A Year ago in Dubai

DUBAI — Dubai’s Offshore Sailing Club is an island for wealthy expats. The pub serves Strongbow on tap, flashy boats named Wet Dream and Howzat bob in the harbour and big-name banks sponsor ritzy regattas on weekends.

But down by the docks, a noxious tide of toilet paper, raw sewage and chemical waste has turned the exclusive Jumeirah Beach – once a magnet for Westerners – into foul-smelling sludge. The pollution is bad enough to trigger typhoid and hepatitis in swimmers.

But the battle over who is to blame is even more toxic, pitting Dubai’s wealthy expats against Emirati authorities, who have come under fire for failing to stop truckers from dumping human and industrial waste into the ocean. “It’s a cesspool. Our tests show too many E. coli to count. It’s like swimming in a toilet,” said Keith Mutch, the sailing club’s manager. Their battle also illustrates how Dubai’s rapid development threatens to outpace the Emirates’ ability to enforce environmental standards, angering the very foreigners this boomtown seeks to attract.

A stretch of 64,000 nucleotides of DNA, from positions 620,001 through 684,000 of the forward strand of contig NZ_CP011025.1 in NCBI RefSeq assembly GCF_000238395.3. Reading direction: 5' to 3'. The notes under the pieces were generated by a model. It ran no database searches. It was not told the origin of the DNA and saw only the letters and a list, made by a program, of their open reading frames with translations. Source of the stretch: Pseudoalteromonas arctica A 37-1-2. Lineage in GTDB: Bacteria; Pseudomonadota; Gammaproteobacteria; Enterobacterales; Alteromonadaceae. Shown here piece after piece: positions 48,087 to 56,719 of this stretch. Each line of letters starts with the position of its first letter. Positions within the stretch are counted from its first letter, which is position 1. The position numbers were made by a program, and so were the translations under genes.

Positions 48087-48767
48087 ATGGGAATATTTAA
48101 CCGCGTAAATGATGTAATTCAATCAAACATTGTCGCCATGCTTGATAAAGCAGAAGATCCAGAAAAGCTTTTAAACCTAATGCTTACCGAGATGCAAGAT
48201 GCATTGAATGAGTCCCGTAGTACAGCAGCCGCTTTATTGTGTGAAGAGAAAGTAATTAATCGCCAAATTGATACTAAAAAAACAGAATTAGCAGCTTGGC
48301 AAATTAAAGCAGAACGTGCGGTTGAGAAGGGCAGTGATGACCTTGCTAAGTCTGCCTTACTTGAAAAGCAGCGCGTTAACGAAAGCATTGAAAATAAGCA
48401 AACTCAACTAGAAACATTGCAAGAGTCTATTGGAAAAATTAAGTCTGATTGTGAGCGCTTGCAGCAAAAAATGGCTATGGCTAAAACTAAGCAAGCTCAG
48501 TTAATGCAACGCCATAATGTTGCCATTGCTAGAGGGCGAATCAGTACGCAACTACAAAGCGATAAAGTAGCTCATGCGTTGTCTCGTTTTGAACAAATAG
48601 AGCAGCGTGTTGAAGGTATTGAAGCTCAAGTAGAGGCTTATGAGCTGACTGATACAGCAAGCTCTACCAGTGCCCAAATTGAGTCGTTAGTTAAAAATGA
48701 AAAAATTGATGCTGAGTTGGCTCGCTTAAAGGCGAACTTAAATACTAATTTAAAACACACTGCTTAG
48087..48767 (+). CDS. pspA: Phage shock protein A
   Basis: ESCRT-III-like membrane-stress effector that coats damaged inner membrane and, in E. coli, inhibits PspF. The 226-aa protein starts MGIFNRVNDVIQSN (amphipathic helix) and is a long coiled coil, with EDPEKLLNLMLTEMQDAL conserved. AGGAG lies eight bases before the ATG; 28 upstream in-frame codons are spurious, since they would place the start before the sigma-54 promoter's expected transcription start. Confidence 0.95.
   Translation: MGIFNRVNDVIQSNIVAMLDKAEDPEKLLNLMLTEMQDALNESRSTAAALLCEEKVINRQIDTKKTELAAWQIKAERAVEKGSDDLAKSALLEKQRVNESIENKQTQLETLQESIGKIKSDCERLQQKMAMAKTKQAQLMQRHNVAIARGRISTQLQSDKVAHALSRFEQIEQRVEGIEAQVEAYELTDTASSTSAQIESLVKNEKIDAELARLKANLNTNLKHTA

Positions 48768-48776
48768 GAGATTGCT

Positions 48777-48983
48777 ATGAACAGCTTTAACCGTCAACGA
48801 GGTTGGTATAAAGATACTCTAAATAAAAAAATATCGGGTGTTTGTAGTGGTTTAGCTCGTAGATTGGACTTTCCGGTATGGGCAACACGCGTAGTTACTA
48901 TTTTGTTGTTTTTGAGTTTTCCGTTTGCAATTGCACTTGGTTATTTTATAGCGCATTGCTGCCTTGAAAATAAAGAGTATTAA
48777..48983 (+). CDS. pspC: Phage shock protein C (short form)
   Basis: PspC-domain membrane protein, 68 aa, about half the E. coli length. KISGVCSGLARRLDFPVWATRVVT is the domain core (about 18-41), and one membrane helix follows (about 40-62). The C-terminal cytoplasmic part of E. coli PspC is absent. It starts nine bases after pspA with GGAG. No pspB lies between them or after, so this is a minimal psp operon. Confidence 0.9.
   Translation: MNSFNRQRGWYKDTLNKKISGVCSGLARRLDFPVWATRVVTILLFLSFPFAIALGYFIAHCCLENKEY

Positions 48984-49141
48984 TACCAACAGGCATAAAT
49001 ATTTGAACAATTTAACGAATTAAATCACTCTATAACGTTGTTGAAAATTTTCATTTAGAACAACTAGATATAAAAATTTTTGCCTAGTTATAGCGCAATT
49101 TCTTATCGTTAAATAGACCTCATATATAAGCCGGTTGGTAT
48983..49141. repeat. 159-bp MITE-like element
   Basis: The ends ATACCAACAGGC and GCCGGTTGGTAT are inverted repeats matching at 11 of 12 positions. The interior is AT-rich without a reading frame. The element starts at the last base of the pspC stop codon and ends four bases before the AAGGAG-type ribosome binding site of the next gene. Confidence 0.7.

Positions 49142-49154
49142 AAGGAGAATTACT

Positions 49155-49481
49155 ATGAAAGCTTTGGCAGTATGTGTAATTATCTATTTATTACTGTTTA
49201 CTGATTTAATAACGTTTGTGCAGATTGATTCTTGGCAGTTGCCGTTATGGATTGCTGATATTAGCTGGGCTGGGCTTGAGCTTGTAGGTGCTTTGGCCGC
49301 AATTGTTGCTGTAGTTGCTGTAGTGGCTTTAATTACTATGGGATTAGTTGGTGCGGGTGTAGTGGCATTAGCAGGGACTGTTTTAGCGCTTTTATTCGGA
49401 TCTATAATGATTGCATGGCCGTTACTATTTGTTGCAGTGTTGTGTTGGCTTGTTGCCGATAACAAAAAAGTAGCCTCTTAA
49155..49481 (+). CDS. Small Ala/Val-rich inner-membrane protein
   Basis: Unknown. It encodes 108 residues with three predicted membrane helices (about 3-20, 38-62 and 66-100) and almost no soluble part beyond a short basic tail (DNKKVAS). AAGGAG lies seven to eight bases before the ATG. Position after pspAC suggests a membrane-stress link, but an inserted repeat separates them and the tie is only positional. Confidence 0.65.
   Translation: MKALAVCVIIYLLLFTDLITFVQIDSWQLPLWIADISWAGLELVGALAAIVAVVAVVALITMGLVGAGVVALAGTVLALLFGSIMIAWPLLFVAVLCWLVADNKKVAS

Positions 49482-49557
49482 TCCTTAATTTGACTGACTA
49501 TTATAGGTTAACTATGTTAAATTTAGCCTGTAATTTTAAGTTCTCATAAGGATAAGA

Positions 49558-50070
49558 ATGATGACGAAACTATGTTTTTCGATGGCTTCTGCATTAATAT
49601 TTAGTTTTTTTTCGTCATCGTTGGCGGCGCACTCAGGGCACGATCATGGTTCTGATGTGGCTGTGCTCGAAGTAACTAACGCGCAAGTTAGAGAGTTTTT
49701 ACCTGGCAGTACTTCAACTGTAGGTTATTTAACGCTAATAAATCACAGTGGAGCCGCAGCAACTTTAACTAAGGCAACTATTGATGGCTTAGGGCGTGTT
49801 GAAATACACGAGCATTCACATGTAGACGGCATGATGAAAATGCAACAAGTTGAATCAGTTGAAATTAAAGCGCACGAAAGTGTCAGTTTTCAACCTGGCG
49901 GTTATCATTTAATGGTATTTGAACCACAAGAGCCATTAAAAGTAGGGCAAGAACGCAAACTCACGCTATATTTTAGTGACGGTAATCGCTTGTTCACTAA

Meanwhile the beach, home to a string of five-star hotels, has been closed. The pollution skirts the man-made Palm Island, where celebrities including David Beckham and Simon Cowell own million-dollar villas. Mr. Mutch first detected trouble on a walk on the beach last summer. “The stench was unbearable, and the water was a muddy brown. There was toilet paper in the sand,” he recalled.

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